Thomas Gray's poem "Elegy Written in a Country Courtyard" is a sorrowful poem. The speaker in the poem is observing a cemetery, where he sees a variety of people "each in his narrow cell for ever laid." The mood of the poem from the onset is both sad and contemplative. Elegies, as a general rule, are written to lament the dead, and are normally quite mournful.
The speaker starts off describing both the countryside, and the things the dead will no longer see or hear. The speaker states:
The breezy call of incense-breathing Morn,
The swallow twitt'ring from the straw-built shed,
The cock's shrill clarion, or the echoing horn,
No more shall rouse them from their lowly bed.
This gives both a visual and auditory description of the world that has been lost to the dead. They shall never wake again. The speaker sounds wistful.
The common thread that seems to tie all of the people together in the graveyard is their mediocrity. The speaker describes their lives as quite simple:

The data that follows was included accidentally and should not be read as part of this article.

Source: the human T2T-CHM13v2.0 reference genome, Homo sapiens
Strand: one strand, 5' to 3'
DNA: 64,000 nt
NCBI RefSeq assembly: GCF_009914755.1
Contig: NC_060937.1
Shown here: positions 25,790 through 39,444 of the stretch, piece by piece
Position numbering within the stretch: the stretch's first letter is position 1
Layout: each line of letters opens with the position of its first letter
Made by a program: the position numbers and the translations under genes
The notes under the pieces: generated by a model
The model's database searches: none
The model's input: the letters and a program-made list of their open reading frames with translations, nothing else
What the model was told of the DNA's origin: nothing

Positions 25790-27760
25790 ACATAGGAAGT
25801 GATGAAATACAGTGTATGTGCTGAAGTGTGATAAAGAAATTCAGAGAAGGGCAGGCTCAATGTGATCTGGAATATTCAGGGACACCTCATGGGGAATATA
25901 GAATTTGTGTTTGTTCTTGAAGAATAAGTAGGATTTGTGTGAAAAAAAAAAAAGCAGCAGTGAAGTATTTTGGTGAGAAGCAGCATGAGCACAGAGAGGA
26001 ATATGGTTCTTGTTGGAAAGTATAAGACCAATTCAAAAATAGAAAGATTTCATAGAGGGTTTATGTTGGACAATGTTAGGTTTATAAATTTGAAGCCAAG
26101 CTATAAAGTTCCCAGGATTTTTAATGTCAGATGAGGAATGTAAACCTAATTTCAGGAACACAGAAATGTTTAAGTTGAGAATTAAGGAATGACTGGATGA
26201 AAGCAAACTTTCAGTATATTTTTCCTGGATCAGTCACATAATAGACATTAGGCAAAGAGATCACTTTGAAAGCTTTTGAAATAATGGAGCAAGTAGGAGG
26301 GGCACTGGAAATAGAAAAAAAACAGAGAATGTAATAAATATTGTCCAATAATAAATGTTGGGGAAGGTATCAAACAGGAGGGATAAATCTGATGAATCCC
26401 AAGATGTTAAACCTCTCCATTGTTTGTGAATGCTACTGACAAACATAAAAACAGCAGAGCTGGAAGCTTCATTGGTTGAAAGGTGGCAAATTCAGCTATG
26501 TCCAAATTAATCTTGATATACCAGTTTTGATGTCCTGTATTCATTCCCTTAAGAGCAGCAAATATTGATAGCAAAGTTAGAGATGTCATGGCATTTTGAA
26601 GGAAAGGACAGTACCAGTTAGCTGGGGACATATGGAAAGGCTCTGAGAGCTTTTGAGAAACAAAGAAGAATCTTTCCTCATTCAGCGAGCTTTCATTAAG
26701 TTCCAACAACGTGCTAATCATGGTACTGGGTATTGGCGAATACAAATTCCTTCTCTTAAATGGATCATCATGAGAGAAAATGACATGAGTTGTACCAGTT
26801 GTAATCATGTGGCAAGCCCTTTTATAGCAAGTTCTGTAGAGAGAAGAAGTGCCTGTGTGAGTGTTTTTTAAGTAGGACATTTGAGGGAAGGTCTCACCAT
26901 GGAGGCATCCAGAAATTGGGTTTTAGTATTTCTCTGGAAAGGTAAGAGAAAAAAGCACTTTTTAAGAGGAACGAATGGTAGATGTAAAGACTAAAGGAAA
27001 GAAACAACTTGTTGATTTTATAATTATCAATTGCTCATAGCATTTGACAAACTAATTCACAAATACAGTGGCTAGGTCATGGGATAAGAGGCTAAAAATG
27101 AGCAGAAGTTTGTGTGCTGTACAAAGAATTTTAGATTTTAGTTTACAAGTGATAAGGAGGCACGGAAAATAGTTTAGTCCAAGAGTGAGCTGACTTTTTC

Their sober wishes never learn'd to stray;
Along the cool sequester'd vale of life
They kept the noiseless tenor of their way.
This shows the dead lying in the cemetery have lived quiet lives. The speaker thinks of all the mundane lives of the dead, and believes we can "read their history in a nation's eyes."
Toward the end of the poem it seems the speaker is possibly contemplating his own life and death. He uses words like "lonely" and "longing" to bring forth a solitary feel, reminiscent of the solitude experienced in death. The poem goes on to an epitaph, which we can presume to be the speaker's.
Throughout the poem, the speaker remains quite morose and introspective. He does not feel extreme passion for the dead in the cemetery he speaks of because he does not know them. He mourns both our mortality in general, and his own death, which is also inevitable.